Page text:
Militants struggling to build fighting, independent unions
The World Bank ranked Egypt as the world’s most improved economy for investors in 2007. Bankers and speculators licked their lips at the thought of rising profits.
In June 2008, a forum on “Future Trends in Egypt” was held at London’s exclusive Mayfair Hotel, organised by Beltone Financial, an investment bank. It brought together many of Egypt’s leading businessmen, the Minister of Investment and British financiers.
Foreign investment into Egypt had increased from US$407million in 2004 to US$11billion in 2008. Economic growth at around 7% was one of the highest in the world. The forum’s organisers were optimistic the upward trend would continue. “The fundamentals that are fuelling Egypt’s fast growth remain robust.”
By “fundamentals” they meant privatisation, poverty pay, cuts in subsidised food, education and housing, and the continuing repression of any opposition. Two weeks before the bankers gathered in London, thousands protested in the coastal town of Burg El-Borollos after the state governor redirected subsidised flour rations from individuals to bakeries. In a familiar pattern, tear gas and batons were used on protestors. Arrogantly, the governor said they “were a bunch of kids and we dealt with them.”
But Egyptian workers have been fighting back against poverty pay and intolerable living conditions. Two million workers have taken part in 3000 strikes and industrial actions since 2004, the largest movement of the working class in the Middle East for decades.
Although virtually illegal, strikes increased from 222 in 2006 to 650 in the first nine months of 2007, involving 200,000 workers. In August 2007, alone, there were 100 industrial actions. The Ministry of Manpower oversees all aspects of the Egyptian Trade Union Federation’s activities, so strikes involve taking on the official union as well as the bosses.
Mahalla textile workers strike
Strikes had been small and isolated until December 2006, when Ghazl al-Mahalla textile mill (with 28,000 workers the biggest in the Middle East) became the centre of workers’ militancy. A strike and occupation forced the bosses to make big concessions. Women workers played an important role. Five thousand workers tore up their membership cards of the official union in March 2007 and a new organisation emerged, the Textile Workers’ League.
By September 2007, the workers had still not received the bonus agreed as part of the settlement, worth 150 days pay. A mass meeting of 10,000 workers decided to strike and occupy. Despite threats of police, army and prosecution 10,000-15,000 slept on the premises. During the day, over 20,000 workers were present, organising their own security guards and food deliveries.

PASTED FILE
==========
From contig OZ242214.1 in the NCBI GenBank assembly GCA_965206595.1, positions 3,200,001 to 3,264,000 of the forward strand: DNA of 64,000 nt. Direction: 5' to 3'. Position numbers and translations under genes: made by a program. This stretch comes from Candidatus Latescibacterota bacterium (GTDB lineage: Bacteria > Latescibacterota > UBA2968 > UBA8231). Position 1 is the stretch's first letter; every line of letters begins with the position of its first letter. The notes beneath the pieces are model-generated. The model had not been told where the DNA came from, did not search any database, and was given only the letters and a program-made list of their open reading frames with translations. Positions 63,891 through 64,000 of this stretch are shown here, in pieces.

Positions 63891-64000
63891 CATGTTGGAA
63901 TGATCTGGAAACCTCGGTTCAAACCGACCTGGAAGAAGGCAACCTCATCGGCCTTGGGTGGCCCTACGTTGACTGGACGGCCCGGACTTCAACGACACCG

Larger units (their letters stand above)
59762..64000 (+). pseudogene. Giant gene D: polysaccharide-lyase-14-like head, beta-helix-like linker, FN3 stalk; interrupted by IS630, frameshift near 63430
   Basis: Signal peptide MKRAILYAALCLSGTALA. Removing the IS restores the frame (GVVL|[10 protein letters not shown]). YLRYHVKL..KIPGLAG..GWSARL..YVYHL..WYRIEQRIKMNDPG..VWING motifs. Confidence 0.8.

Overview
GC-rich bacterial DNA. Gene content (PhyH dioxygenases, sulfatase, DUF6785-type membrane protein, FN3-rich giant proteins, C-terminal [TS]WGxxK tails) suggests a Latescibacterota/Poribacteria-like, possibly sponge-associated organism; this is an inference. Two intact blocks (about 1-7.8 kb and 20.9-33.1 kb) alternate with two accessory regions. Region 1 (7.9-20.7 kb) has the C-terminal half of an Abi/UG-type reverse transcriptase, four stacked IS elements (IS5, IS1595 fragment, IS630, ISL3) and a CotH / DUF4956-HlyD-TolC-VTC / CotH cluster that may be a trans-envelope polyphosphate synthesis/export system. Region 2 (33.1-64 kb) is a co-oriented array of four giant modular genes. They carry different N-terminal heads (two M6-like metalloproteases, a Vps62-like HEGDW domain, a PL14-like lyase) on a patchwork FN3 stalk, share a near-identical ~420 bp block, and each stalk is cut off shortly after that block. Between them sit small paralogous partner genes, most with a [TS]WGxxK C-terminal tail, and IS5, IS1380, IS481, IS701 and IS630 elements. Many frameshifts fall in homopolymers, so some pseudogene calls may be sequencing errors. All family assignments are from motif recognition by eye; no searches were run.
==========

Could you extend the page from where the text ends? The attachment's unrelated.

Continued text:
The strikers demanded pay rises in line with inflation, affordable housing and the resignation of the official trade union leaders. “We want a change in the structure and hierarchy of the union system in this country,” said Mohammed El Attar, one of the strike leaders. “The way unions are organised is completely wrong, from top to bottom. It is organised to make it look like our representatives have been elected, when really they are in fact appointed by the government.”
Workers in Kafr al-Dawwar textile mill near Alexandria struck in solidarity for several hours and Grain Mill workers demonstrated. Workers organised collections across Egypt. After a week the Mahalla workers won a stunning victory. Many workers saw the political nature of their strike, with placards against Mubarak and slogans at the meetings including, “We will not be ruled by the World Bank! We will not be ruled by colonialism!”
Property tax collectors’ new union
During the summer of 2007, the movement broadened to include white-collar employees, civil servants and professionals. The single largest collective action of the entire strike movement was the December 2007 strike of 55,000 property (real estate) tax collectors employed by local authorities. After three months of strikes, a 13-day sit-down protest in front of the Finance Ministry by 5000 workers a day ended with a great victory. The strike committee continued to meet together and a year later formed Egypt’s first independent trade union.
Abd El-Kadr Nada, Assistant General Secretary of the new union, told the CWI in 2009, “There haven’t been free trade unions in Egypt since the 1920s. The government philosophy has been to build unions to control the workers and so they’ve not allowed independent unions to start. They are scared more independent unions will succeed. They are scared a revolution will happen.”
‘April 6th’ 2008 ‘General Strike’ call